It may take years, and it's possible he may never accept the truth of his addiction. Even when you think your loved one has "hit bottom"--even countless times, countless "bottoms"--the addiction may prove stronger than the person.

    Still, the mom (or dad) who loves an alcoholic (or drug-addicted) child of any age will not give up on that child. She/He won't give up trying to help...trying to get that child to seek professional help.

    Wish I had a magic answer, but, sadly, I don't. The person who suggested Al-Anon for the parent has a good point. Al-Anon exists to help the parent, spouse or other loved one of an alcoholic do what is best for herself/himself and break the cycle of codependence. It really requires a distancing of yourself from your addicted child, which not every parent is able to do--even if she or he can see the value in such an action. Trying an Al-Anon meeting or two may help to determine if it's the right choice.

  5. akirchner profile image96
    akirchnerposted 6 years ago

    All of your answers are very true and near and dear to my heart. 

    We have been through all of these things and still he drinks.  He is 35 years old and has been drinking to excess (and doing drugs at least in the past) for more than half of those years. 

    It is the saddest thing I've ever had to endure and I've endured quite a bit.  There is no helping someone who cannot realize what they are doing but that doesn't mean you still don't try - or pray - or cry - or just hope that one day the light bulb will switch on. 

    Addiction is a terrible thing - living on the other side of it is just as horrible says one tired old lady parent.  Thanks so much ya'll for your kind words and good advice.  I am going to do a piece on this one day soon when I can separate my feelings from the facts.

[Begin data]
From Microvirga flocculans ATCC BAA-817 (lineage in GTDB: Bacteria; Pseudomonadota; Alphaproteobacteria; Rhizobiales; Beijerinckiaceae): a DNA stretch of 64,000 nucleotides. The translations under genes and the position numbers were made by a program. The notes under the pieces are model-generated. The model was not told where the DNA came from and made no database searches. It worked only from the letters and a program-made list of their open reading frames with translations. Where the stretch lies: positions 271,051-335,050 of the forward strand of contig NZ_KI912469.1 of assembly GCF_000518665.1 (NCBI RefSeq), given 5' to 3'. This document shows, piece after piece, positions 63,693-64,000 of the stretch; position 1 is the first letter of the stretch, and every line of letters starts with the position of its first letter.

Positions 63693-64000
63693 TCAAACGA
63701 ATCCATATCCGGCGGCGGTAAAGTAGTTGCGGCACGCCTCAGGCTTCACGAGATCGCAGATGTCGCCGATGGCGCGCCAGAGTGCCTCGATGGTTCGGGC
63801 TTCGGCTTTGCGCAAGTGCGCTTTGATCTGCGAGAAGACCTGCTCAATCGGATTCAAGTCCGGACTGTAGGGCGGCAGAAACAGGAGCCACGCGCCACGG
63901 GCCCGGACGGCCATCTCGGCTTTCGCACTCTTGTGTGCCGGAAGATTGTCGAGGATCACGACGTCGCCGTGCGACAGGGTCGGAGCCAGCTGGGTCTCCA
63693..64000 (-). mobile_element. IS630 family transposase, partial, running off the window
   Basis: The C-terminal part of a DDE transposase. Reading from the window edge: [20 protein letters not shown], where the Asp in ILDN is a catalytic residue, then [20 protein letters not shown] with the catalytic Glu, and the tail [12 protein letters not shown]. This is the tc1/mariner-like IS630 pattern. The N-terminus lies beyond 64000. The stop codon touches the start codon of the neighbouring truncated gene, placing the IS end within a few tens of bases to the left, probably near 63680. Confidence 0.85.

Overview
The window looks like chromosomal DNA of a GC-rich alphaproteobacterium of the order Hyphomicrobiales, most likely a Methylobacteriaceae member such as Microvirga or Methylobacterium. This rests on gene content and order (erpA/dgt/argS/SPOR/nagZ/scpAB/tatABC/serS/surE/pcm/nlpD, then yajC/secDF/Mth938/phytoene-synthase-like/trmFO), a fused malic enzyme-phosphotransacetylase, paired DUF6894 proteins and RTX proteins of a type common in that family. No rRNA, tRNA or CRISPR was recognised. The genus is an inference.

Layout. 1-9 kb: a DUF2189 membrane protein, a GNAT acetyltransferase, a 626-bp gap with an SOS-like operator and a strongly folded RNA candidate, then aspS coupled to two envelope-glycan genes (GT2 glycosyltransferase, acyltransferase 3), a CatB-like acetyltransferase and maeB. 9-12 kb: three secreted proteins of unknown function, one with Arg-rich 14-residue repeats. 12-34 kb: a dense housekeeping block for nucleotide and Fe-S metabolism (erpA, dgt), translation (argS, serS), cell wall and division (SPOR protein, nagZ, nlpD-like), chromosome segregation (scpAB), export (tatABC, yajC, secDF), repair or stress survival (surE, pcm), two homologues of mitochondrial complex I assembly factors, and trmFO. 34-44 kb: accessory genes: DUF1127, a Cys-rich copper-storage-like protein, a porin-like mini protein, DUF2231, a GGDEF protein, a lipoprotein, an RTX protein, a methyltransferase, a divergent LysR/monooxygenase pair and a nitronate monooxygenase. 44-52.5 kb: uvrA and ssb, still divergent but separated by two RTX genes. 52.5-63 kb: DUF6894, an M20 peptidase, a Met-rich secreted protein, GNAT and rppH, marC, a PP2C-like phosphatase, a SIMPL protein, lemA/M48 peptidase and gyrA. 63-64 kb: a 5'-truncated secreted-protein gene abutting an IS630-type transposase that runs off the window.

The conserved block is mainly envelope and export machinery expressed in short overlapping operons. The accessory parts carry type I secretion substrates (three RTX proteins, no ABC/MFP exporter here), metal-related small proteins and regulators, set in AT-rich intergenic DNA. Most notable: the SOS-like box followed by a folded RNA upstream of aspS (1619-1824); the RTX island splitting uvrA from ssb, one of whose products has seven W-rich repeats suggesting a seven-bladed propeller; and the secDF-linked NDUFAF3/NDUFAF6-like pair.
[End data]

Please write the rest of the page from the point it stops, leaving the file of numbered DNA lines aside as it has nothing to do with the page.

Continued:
1. profile image50
      FrayedGrandmaposted 5 years agoin reply to this

      Does he live with you? I can't stand having my son here, abusing me, and me watching him kill himself and waste his life.

  6. lambservant profile image93
    lambservantposted 6 years ago

    I have an alcoholic son age 36. 20 years of drinking, with bits of sobriety here and there. You cannot help him except to pray for him and learn not to enable him or nag and threaten him. If he is not willing to see his problem and get help then there is precious little you can do. But, you can go to Alanon and find great relief and you will learn how to deal and cope with this. You will learn how to respond, set up boundaries, and how to detach enough so you don't drive yourself crazy trying to make him stop. Addiction is an ugly thing, cunning, powerful, baffling. No one can "make" someone stop drinking. He has to hit bottom and be willing to get help. Save yourself, love your boy and pray for him.

    1. profile image50
      FrayedGrandmaposted 5 years agoin reply to this

      My alcoholic son is also 36. He hasn't bathed for a month. He lives on the couch in the basement, and doesn't eat. He lives on the computer and with his big screen TV. He is starting to lose his short term memory.